A United Conservative-backed MP is delivering a blunt warning to Alberta Premier Jason Kenney that his party has problems and needs to heed the growing concerns of its members.
“We have a meeting that I think is frustrated, and constituents that are frustrated, and of course membership,” Peter Guthrie said Tuesday in an interview.
“I want only what is best for the future of the party and what is best for the province and Albertans.
“I do feel like it can be (turned on), but we’re 19 months ahead of the next election, and we need to start listening and paying attention to the signs we see and hear.”
“Humility and faith cannot be mere words”
On Monday, Guthrie delivered the same message to Kenney, reading aloud in a caucus letter warning that the party’s electoral fortunes are slipping over the abyss.
“Public opinion continues to decline and we may be at a point where this party cannot be saved,” the letter reads.
“Winning the favor of Albertans should be our priority.
“Humility and faith cannot be mere words.”
Guthrie declined to describe Kenney’s reaction to his comments other than saying, “Obviously, the prime minister has defended his position.”
Kenney’s office declined to comment.
Guthrie, in his letter, issued special concerns about a move within the party to advance the date for a leadership review vote to determine whether Kenney still has their trust.
If Kenney gets less than 50 percent support in such a review, he’s gone.
Guidance vote set for early April 2022
The leadership vote is set for early April at the 2022 annual general meeting in Edmonton.
However, 22 constituency associations sent a letter to the party executive this week, noting that they represent the required 25 per cent of boards needed for the vote to go up to take place at a special meeting before March 1st.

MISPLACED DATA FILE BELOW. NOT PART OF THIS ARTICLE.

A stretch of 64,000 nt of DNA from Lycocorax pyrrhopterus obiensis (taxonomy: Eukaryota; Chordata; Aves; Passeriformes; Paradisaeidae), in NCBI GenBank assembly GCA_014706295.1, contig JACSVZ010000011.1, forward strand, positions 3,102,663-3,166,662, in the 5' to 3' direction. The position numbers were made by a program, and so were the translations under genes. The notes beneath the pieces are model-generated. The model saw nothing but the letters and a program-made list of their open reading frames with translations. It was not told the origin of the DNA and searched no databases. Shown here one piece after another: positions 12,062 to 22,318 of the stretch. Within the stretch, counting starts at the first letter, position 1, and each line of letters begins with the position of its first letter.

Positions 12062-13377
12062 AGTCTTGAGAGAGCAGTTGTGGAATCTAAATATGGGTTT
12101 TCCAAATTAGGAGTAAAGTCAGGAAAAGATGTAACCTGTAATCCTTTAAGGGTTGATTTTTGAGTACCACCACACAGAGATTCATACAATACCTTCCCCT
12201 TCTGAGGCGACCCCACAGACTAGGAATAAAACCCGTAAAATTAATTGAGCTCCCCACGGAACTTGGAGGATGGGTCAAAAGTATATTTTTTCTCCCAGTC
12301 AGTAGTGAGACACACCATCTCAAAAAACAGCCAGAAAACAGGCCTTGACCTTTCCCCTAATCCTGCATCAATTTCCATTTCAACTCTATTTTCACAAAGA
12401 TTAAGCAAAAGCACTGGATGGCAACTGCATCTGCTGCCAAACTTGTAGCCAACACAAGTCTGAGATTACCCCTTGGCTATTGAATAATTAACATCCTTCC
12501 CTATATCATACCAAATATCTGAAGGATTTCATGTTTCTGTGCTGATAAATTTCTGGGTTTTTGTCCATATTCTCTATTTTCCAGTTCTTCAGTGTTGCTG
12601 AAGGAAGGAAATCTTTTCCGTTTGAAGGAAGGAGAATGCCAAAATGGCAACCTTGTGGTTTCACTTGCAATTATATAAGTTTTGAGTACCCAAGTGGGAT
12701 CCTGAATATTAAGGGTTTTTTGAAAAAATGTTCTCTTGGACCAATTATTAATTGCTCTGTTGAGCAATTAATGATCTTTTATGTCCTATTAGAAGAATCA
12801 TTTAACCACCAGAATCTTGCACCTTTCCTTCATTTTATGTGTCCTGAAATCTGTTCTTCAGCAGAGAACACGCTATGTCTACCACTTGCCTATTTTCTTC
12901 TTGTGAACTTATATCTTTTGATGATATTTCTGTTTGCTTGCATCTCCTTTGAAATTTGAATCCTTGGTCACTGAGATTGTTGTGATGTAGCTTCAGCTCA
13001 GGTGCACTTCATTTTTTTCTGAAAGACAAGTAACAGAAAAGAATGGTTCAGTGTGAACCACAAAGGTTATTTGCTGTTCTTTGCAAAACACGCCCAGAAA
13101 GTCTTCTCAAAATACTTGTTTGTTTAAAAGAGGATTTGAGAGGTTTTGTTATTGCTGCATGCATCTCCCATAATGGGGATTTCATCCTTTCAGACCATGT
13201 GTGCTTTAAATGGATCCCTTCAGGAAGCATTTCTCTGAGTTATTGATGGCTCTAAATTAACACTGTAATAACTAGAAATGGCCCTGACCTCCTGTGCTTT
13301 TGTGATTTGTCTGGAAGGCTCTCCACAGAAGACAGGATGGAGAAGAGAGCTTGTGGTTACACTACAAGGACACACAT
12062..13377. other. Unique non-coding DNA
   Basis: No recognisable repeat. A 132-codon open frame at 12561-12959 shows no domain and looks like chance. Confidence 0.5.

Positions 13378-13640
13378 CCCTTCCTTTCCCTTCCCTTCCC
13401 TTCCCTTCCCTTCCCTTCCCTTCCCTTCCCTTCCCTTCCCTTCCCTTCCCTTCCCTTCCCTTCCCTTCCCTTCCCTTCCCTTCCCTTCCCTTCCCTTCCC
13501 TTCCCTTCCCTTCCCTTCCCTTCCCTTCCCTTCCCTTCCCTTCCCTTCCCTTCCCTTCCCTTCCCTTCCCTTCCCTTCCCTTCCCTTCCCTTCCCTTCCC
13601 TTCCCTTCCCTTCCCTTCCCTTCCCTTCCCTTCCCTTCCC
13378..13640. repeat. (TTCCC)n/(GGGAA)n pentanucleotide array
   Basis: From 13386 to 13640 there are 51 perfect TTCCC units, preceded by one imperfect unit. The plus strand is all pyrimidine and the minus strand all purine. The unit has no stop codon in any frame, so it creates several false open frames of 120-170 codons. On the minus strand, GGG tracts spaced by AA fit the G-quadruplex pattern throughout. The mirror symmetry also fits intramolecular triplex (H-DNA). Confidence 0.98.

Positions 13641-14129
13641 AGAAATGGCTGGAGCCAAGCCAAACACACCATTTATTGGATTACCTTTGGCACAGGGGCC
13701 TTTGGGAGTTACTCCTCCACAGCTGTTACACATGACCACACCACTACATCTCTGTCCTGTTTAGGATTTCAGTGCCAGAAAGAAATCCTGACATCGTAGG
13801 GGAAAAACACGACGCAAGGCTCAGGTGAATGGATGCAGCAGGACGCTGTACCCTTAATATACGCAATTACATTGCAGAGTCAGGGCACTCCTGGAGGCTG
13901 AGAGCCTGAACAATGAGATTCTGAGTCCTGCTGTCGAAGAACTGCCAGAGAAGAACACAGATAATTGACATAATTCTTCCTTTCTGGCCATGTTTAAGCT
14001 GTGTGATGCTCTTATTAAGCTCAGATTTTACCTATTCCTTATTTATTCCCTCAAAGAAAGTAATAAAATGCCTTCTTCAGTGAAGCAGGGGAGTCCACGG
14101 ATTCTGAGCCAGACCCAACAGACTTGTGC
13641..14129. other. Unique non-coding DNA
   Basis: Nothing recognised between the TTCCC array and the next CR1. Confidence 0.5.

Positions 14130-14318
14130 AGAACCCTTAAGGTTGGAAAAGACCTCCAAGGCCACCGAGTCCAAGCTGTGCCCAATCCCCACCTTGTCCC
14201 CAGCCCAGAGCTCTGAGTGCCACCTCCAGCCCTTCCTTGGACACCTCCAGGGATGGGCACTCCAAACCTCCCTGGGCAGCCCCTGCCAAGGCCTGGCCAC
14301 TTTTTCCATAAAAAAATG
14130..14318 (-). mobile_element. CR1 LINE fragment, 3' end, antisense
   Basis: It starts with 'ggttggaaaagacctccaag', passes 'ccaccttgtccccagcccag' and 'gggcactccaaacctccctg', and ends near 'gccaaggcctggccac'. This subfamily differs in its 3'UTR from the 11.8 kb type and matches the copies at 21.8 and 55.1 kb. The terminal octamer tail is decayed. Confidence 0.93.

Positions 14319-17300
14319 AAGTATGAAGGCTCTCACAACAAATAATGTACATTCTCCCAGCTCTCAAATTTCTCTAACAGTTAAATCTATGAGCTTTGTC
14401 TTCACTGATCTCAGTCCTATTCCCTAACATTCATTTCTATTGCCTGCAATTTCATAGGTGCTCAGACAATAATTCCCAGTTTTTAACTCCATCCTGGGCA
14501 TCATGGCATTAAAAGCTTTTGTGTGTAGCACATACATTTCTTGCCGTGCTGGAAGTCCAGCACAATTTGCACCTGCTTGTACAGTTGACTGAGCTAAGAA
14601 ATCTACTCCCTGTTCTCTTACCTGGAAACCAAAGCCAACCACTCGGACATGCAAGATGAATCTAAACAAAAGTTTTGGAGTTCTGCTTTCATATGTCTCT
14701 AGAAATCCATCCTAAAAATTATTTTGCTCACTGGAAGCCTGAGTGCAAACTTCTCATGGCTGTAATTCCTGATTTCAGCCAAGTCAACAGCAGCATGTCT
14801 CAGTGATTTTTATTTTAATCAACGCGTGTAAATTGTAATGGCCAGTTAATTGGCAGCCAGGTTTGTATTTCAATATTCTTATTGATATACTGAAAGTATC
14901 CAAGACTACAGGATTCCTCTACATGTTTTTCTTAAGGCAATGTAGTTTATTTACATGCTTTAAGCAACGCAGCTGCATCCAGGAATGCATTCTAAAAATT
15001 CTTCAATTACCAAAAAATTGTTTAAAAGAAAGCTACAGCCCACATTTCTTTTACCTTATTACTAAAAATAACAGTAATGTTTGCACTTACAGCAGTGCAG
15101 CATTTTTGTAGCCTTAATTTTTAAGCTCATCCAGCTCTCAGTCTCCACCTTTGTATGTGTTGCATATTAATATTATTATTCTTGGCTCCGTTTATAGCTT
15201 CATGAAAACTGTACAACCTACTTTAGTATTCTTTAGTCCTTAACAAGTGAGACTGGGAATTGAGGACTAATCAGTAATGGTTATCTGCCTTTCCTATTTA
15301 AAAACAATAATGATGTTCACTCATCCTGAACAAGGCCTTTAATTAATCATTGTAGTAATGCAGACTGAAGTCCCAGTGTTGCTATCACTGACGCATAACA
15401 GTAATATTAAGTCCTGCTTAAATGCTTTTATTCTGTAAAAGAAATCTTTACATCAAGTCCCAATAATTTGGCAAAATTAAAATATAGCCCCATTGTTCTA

They say an earlier vote would allow all members to vote at home and not have to travel to Edmonton in April to vote.
They also acknowledge that for some of them, the move is driven by unhappiness over Kenney’s leadership.
The UCP executive said they are now discussing the letter on an increase in the leadership vote.
Guthrie noted that a resolution coming ahead of the annual UCP general meeting this weekend in Calgary aims to change regulations to raise the threshold for such a motion to 29 constituency associations out of 22.
The rationale is that 22 is too small a number to trigger such a potentially consistent vote.
Guthrie said a late motion to move the threshold sends a relevant signal from a party that claims to celebrate popular participation.
“It will look bad if they change it,” Guthrie said.
“If you move the target posts from 22 to 29 CA, I don’t think the party’s grassroots will appreciate that.”
Kenney declined to comment on an accelerated leadership review, saying the issue depends on the party.
The prime minister has encountered growing discontent in his party and party in recent months linked mainly to his handling of the COVID-19 pandemic.
Cases increased in the fall, pushing hospital capacity to the brink after Kenney lifted almost all health restrictions and announced the pandemic was over.
UCP fundraising lagged behind that of the Opposition NDP and Kenney’s approval numbers were in free fall.
He also met calls from a number of caucuses to resign.